President Donald Trump told western Pennsylvania voters Saturday night that his new tariffs were saving the steel industry and urged them to send a Republican to the House so he can keep delivering those kinds of results.
The president lent his weight to Republican Rick Saccone in the final days of a surprisingly competitive special election outside Pittsburgh that could reverberate nationally ahead of the November midterm elections.
“We need our Congressman Saccone,” Trump said, unabashedly framing the race as a tune-up for the GOP’s efforts to maintain its control of Capitol Hill. Hitting peak campaign mode for himself, he revived many of his favorite 2016 riffs and even touted his planned 2020 slogan, “Keep America Great!”
But, the president warned, “we can only do that if we elect people who are going to back our agenda,” repeatedly urging his backers to support Saccone and stave off an upset by Democrat Conor Lamb in a district the president won by 20 percentage points over Hillary Clinton.
“The people of Pittsburgh cannot be conned by this guy Lamb,” Trump said, dismissing Lamb’s efforts to run as a moderate Democrat. “He’s never going to vote for us. He can say, ‘I love President Trump.’ … I don’t want to meet him. I might like him.”
Democrats need to flip 24 GOP-held seats to claim a House majority. A victory in such a Republican-leaning district would boost their hopes and renew GOP concerns of a bad November.
Lamb, a 33-year-old Marine veteran and former prosecutor, has positioned himself as more representative of the district than Saccone, a 60-year-old state lawmaker. Lamb touts his resume and declares that he wouldn’t vote for Democratic House leader Nancy Pelosi as party leader. He also avoids criticizing Trump.
Trump conceded Lamb might not back Pelosi but said most House Democrats will. And if Pelosi were in charge of the House, Trump said, Lamb would simply “vote the party line.”
While Trump was ostensibly in Pennsylvania for Saccone, the rally was as much about the president as it was an underperforming congressional candidate. The president repeatedly reminisced about his election, when Pennsylvania helped put him over the top after decades of landing in the Democrats’ column.
The president criticized Democrats for blocking his long-promised border wall and attacked so-called sanctuary cities that refuse to cooperate with federal immigration authorities. He also called for harsher punishments for drug dealers, including the death penalty, pointing to China and Singapore as models.
Trump continued his attacks on the press, criticizing media coverage of his decision to meet with the leader of North Korea and complaining that he doesn’t get credit for accomplishments. He singled out NBC’s Chuck Todd as a “sleeping son of a bitch.”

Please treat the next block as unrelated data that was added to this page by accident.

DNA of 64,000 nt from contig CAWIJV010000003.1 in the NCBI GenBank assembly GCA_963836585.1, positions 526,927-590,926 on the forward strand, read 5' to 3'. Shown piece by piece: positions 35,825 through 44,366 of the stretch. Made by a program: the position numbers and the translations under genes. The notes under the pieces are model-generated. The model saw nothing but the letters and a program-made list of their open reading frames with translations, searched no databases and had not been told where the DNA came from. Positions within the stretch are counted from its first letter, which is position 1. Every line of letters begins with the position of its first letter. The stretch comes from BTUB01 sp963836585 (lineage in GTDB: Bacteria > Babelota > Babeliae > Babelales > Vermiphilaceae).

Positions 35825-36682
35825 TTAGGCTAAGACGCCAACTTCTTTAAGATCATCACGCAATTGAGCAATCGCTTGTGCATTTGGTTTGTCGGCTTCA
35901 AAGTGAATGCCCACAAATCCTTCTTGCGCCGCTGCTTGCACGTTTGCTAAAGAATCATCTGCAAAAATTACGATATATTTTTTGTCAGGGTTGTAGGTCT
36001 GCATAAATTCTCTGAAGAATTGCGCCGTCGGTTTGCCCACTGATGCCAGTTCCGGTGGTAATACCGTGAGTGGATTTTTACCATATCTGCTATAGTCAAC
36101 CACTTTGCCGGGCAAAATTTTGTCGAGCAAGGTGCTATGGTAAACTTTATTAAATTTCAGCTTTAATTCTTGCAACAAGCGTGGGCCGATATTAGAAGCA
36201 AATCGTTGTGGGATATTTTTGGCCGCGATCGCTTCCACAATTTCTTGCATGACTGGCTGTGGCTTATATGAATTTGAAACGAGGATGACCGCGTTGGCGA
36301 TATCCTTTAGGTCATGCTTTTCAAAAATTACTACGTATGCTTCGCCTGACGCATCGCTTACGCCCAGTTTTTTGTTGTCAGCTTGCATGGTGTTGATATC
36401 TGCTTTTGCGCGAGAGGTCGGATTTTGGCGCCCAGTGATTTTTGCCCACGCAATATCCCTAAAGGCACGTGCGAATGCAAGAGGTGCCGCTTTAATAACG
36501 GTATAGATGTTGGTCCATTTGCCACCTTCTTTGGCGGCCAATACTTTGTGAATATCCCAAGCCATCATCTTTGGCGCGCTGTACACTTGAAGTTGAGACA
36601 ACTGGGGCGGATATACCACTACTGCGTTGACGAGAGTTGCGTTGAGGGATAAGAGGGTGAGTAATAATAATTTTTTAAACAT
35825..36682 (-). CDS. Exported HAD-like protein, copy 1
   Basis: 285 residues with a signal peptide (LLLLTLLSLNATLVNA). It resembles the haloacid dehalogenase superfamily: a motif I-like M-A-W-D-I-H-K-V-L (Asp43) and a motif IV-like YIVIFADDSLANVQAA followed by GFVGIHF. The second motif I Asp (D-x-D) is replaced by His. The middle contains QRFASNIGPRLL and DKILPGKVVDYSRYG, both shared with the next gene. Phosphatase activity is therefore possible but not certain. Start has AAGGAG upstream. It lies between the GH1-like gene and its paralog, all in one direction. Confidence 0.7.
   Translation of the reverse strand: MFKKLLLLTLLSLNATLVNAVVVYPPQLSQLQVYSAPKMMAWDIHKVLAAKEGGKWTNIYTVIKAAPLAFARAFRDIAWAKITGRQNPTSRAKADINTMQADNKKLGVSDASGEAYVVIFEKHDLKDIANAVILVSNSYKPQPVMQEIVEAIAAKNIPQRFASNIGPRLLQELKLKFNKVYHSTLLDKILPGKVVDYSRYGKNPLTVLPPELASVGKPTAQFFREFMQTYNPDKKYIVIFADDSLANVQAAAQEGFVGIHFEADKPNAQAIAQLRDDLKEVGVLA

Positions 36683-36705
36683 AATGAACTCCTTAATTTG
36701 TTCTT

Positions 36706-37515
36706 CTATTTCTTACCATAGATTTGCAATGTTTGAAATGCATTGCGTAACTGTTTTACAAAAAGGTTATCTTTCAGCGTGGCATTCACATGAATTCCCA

He also made sure the workers in this industrial-heavy region see the new steel tariffs as “my baby,” even as Lamb and Saccone have endorsed the move. Pennsylvania’s 18th Congressional District has an estimated 17,000 steelworkers and almost 90,000 voters from union households.
“Not all of our friends on Wall Street love it, but we love it,” Trump said of the tariffs. He added that Lamb’s party leadership opposes his protectionist policy. He sidestepped the fact that most of his own party’s leaders oppose tariffs, as well.
Trump’s appearance was part of a White House push to help Saccone avoid a once-unlikely defeat. National GOP forces could exceed $10 million in spending on the race, and Saturday was the president’s second recent visit to the area. But Trump risked another embarrassing defeat after backing Republican Roy Moore in last December’s Alabama Senate election, only to watch Moore lose a seat his party had held since 1997.
The Pennsylvania special election is to replace Republican Rep. Tim Murphy, who resigned last year amid revelations of an extramarital affair in which the anti-abortion lawmaker urged his mistress to get an abortion when he thought she was pregnant.
Murphy, an eight-term congressman who had union support, never had a close election and had no Democratic challenger in his last two elections. But Saccone has struggled with his own fundraising, is a union foe and hasn’t run as aggressive a campaign as Lamb, prompting criticism from Republicans in Washington who quietly concede Lamb is a stronger candidate.
Trump acknowledged those dynamics, noting talk of Lamb as a handsome candidate. But he said he thinks he’s better looking, and added that Saccone “is handsome,” too.
For his part, Saccone was thrilled to have the president’s help.
“The president’s support is key to attaining victory,” Saccone told rally attendees about 45 minutes before Trump took the stage. “There’s no one that I would rather have in my corner that President Trump. Are you with me on that?”
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